CREB1 directly activates the transcription of ribonucleotide reductase small subunit M2 and promotes the aggressiveness of human colorectal cancer
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Zejun Fang1, Aifen Lin2, Jiaoe Chen1, Xiaomin Zhang1, Hong Liu3, Hongzhang Li1, Yanyan Hu1, Xia Zhang2, Jiangang Zhang2, Lanlan Qiu1, Lingming Mei1, Jimin Shao4, Xiang Chen1
1Central Laboratory, Sanmen People’s Hospital of Zhejiang, Sanmen, Zhejiang, 317100, China
2Human Tissue Bank, Taizhou Hospital of Zhejiang Province, Wenzhou Medical University, Linhai, Zhejiang, 317000, China
3Zhejiang Normal University - Jinhua People’s Hospital Joint Center for Biomedical Research, Jinhua, Zhejiang, 321004, China
4Department of Pathology and Pathophysiology, Zhejiang University School of Medicine, Hangzhou, Zhejiang, 310058, China
Xiang Chen, email: [email protected]
Jimin Shao, email: [email protected]
Keywords: CREB1, ribonucleotide reductase small subunit M2, aggressiveness, colorectal cancer
Received: March 16, 2016 Accepted: October 17, 2016 Published: October 27, 2016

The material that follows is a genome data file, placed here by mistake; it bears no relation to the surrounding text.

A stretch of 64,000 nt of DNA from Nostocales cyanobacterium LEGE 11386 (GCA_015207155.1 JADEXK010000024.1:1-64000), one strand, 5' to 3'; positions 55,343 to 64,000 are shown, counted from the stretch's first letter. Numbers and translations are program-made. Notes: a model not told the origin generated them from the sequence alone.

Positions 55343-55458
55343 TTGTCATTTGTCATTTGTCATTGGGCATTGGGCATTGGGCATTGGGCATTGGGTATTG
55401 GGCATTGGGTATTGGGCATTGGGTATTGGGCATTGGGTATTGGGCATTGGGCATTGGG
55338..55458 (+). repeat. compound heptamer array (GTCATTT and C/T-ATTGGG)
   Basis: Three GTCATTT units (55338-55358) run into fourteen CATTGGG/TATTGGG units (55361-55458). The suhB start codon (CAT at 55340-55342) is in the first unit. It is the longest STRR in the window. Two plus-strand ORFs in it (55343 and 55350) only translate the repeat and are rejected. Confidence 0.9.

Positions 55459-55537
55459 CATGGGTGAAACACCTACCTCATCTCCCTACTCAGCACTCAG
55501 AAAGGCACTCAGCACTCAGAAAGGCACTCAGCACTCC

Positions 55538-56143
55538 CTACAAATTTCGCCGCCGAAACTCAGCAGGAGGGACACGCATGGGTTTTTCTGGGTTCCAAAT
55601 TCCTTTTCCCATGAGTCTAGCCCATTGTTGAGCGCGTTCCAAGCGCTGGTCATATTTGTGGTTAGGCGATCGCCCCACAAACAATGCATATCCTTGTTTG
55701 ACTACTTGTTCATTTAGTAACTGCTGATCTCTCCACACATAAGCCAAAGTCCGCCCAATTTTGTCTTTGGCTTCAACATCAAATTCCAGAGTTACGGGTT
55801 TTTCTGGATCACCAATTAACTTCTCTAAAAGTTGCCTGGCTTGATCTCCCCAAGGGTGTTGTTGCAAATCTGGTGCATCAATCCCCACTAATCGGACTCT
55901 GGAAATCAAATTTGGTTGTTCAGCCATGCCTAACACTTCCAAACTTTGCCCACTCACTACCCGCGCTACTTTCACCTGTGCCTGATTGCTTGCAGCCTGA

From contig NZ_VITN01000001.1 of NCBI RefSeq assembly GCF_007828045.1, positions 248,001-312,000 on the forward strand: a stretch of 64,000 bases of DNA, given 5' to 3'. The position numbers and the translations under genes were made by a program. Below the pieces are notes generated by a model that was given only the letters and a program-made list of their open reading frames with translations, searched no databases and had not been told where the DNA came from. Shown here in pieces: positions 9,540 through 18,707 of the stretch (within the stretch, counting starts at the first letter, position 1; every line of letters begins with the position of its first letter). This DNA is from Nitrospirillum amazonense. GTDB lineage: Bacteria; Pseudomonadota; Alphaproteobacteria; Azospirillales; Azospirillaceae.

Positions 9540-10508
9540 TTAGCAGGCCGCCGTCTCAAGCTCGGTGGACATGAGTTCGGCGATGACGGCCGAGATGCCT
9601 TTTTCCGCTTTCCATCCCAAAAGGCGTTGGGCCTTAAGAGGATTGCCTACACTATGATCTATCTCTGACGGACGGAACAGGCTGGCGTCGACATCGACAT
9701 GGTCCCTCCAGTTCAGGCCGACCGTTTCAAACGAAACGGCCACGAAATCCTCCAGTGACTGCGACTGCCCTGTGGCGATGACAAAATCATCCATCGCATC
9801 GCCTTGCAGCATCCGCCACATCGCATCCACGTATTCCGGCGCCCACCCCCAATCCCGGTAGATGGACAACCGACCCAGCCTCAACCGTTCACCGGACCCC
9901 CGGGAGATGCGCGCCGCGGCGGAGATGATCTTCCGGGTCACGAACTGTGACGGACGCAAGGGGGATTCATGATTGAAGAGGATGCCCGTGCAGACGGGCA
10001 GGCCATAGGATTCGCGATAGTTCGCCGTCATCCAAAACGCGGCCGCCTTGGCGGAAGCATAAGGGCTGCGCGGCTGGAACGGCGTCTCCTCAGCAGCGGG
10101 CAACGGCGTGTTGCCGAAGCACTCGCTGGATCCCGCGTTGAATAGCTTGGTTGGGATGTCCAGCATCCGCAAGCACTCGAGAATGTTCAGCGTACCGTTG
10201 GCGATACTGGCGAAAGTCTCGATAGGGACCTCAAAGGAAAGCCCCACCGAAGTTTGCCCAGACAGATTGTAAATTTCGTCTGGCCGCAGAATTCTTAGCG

As the small subunit of Ribonucleotide reductase (RR), RRM2 displays a very important role in various critical cellular processes such as cell proliferation, DNA repair, and senescence, etc. Importantly, RRM2 functions like a tumor driver in most types of cancer but little is known about the regulatory mechanism of RRM2 in cancer development. In this study, we found that the cAMP responsive element binding protein 1 (CREB1) acted as a transcription factor of RRM2 gene in human colorectal cancer (CRC). CREB1 directly bound to the promoter of RRM2 gene and induced its transcriptional activation. Knockdown of CREB1 decreased the expression of RRM2 at both mRNA and protein levels. Moreover, knockdown of RRM2 attenuated CREB1-induced aggressive phenotypes of CRC cells in vitro and in vivo. Analysis of the data from TCGA database and clinical CRC specimens with immunohistochemical staining also demonstrated a strong correlation between the co-expression of CREB1 and RRM2. Decreased disease survivals were observed in CRC patients with high expression levels of CREB1 or RRM2. Our results indicate CREB1 as a critical transcription factor of RRM2 which promotes tumor aggressiveness, and imply a significant correlation between CREB1 and RRM2 in CRC specimens. These may provide the possibility that CREB1 and RRM2 could be used as biomarkers or targets for CRC diagnosis and treatment.
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